I believe in the concept of hospice. I believe in the support, attention and services provided by hospice staff and volunteers.
I also believe that most people either don’t take advantage of their Medicare-covered hospice benefit or they wait too long to get the full value from the service.
The act of dying is very personal and family members often don’t want strangers around. Those who do take advantage of the hospice program often feel supported and guided during this difficult time.
Being with a loved one during their last days or hours can be very overwhelming and is uncharted territory for most. This list, as well as the support of trained Hospice professionals, may provide you with some support.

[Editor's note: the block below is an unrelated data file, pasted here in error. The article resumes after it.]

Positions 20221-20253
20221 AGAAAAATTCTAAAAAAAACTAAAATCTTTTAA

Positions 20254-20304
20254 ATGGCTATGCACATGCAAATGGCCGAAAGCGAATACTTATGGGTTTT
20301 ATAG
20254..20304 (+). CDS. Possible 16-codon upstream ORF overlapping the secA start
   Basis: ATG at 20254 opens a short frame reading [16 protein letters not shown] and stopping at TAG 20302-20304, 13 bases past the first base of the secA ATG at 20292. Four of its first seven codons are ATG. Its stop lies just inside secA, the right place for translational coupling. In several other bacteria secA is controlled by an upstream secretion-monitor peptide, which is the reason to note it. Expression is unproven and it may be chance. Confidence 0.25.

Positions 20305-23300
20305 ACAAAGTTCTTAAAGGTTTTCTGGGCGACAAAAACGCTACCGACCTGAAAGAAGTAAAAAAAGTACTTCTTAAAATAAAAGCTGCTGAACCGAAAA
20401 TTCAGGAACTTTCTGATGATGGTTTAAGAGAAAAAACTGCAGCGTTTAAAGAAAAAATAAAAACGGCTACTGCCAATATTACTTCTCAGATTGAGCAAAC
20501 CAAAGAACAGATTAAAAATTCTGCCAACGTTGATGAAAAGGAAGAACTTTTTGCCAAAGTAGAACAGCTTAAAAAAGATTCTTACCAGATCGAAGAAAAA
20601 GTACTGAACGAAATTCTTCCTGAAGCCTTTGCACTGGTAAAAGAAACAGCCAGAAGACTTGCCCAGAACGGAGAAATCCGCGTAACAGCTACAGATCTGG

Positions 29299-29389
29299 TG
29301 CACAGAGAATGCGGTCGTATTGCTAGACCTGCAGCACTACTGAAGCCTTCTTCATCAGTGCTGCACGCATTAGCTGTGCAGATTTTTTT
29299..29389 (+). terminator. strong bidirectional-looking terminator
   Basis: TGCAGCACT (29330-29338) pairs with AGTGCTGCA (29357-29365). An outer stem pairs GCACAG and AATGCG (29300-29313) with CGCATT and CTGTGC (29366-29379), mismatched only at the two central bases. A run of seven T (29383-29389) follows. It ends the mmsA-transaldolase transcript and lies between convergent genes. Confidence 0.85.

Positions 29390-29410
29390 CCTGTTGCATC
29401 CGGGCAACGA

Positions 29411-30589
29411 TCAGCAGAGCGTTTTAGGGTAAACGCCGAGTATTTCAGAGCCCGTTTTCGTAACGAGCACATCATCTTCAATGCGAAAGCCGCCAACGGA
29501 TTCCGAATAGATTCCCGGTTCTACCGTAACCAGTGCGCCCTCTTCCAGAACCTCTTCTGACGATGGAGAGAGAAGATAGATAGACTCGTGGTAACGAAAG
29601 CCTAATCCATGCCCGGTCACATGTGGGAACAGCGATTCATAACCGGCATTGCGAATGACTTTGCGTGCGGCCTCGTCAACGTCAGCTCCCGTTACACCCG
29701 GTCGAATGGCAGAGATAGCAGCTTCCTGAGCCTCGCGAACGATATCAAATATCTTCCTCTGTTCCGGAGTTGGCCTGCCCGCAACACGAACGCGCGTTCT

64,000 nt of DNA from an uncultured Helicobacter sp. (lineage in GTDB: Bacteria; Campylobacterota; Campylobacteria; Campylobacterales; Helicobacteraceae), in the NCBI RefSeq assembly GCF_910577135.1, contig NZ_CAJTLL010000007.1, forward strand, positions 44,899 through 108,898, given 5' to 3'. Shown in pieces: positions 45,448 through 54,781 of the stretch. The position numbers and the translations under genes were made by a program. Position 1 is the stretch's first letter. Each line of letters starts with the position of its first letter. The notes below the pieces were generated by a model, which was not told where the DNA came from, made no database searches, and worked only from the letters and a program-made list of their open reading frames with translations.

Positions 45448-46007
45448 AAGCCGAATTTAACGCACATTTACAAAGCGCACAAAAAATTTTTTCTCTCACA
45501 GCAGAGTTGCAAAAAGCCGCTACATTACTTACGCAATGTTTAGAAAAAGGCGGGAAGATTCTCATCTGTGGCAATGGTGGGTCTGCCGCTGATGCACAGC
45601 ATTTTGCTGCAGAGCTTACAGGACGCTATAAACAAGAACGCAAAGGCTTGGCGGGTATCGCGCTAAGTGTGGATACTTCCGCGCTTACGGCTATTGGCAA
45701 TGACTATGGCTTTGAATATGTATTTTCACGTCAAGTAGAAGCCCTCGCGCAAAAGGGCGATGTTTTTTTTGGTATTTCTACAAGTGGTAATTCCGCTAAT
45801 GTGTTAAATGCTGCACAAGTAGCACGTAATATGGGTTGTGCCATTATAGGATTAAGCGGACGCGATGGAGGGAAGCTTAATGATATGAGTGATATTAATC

Below are 10 things NOT to do during a loved one’s last hours.
Lastly, behave in ways that reflect your love and respect for the dying person. Accept what is happening and follow your loved one’s lead.
Dying isn’t about doing, it is about being present and respectfully not getting in the way.